Editor’s Note: This is a copy of a press release issued to the media by CA RSOL on October 25:
Riverside County’s Halloween Ordinance
Violates U.S. Constitution
The ordinance recently adopted by Riverside County which prohibits “sex offenders” from celebrating Halloween in their own homes violates the U.S. Constitution. Specifically, the ordinance abridges the First Amendment right to free speech of anyone convicted of a sex-related crime (“sex offenders”) by prohibiting them from decorating their homes inside or outside in celebration of Halloween as well as displaying decorative lighting and answering the front door of their homes during that evening.
Any person that violates the ordinance is subject to a fine up to $1,000 and/or six months in jail. Imprisonment for violation of this ordinance would violate the Fourth Amendment of the Constitution which protects citizens from unreasonable seizures.
“Instead of protecting the citizens of Riverside County, this ordinance harms thousands of citizens in that County,” stated Janice Bellucci, State Organizer of the California Reform Sex Offender Laws organization. “There are more than 2,500 people living in Riverside County that have been convicted of a sex-related crime and this ordinance violates their constitutional rights as well as the constitutional rights of their family members.”
“It is a myth that strangers are the perpetrators of sexual assault against juveniles. The fact is that only 7 percent of those perpetrators are strangers. At least 25 percent of the perpetrators are family members and an additional 60 percent of the perpetrators are acquaintances known to the victim,” Bellucci stated.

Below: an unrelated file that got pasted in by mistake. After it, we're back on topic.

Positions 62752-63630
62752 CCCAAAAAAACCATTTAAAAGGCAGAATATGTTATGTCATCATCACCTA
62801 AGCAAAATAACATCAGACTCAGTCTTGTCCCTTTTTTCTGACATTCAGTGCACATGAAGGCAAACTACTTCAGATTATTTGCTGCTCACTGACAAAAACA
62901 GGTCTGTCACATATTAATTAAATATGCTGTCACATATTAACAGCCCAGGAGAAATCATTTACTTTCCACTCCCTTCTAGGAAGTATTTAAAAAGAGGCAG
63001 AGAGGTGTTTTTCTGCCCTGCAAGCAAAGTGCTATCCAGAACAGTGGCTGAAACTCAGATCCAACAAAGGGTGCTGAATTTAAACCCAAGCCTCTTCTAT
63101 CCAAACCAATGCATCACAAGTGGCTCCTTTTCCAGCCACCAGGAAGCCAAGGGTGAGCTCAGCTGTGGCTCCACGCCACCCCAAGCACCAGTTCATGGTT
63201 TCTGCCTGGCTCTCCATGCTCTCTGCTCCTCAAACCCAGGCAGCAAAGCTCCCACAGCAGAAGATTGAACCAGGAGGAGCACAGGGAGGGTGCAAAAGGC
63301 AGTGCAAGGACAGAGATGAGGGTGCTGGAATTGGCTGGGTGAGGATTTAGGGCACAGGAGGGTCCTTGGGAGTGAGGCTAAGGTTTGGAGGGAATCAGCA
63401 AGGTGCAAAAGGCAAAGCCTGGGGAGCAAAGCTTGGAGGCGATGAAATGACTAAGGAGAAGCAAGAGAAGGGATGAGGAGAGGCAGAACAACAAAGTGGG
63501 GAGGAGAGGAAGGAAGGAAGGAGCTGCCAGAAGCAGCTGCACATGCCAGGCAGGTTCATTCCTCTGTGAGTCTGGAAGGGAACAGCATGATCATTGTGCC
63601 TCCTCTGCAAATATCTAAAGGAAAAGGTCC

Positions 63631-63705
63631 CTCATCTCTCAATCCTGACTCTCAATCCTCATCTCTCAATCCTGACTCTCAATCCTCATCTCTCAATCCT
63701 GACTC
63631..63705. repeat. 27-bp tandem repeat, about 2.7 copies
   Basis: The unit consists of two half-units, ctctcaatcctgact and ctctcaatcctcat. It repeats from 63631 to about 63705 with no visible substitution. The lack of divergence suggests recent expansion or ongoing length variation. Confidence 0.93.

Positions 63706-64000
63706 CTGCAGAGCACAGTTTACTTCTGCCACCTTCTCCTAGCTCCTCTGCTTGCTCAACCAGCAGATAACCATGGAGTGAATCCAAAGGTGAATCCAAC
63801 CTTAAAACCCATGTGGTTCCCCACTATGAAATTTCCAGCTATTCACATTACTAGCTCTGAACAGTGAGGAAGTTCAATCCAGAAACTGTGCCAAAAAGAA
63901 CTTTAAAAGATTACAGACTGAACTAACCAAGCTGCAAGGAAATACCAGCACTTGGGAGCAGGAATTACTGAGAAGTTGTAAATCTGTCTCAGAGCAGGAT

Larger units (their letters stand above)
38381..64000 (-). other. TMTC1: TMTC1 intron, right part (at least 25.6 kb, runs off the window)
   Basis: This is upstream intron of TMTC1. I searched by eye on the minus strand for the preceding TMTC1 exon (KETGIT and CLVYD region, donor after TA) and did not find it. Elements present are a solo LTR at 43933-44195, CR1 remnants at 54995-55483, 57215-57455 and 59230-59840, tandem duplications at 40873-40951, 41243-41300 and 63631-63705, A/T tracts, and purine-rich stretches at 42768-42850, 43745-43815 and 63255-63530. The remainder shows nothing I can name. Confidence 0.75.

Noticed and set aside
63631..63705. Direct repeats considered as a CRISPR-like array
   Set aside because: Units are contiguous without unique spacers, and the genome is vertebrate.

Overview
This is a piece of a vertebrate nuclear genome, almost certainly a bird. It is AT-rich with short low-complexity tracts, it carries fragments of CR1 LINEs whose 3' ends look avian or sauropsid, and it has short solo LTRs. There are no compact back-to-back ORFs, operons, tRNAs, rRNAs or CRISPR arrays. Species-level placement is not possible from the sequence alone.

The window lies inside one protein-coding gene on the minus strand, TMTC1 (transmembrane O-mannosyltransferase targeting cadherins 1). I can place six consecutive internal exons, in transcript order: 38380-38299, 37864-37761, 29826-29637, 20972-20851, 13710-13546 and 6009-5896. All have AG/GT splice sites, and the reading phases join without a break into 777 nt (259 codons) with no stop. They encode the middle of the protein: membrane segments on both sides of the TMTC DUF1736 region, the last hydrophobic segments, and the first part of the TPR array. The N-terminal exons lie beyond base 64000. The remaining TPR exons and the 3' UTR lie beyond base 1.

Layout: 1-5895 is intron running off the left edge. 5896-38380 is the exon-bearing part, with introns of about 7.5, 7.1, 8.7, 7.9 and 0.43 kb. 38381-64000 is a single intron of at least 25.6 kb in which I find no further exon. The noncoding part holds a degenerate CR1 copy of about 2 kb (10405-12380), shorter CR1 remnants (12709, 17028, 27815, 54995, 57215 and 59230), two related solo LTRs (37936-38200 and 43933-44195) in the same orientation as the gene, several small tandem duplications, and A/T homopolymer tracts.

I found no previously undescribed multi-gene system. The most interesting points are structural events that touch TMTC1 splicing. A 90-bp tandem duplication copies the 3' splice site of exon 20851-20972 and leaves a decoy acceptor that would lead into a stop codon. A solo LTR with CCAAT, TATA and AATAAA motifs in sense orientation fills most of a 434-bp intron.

“Those convicted of sex-related crimes are not likely to assault a child on Halloween or at any other time,” she added. “The recidivism rate of a person convicted of a sex-related crime while on parole is a mere 3.25 percent and only 5 percent after parole.”
The California Reform Sex Offender Laws organization is a non-profit organization dedicated to restoring the civil rights of individuals convicted of sex-related offenses. There are at least 70,000 people in the state of California who are registered as sex offenders. The crimes for which registered individuals have been convicted include teens who have consensual sex with another teen, urinating in public, and possession of pornography on a computer.
Current state law requires that those listed on the state’s registry will remain on the registry for their lifetime. California is only 1 of 4 states in the U.S. that require lifetime registration for those convicted of sex-related offenses.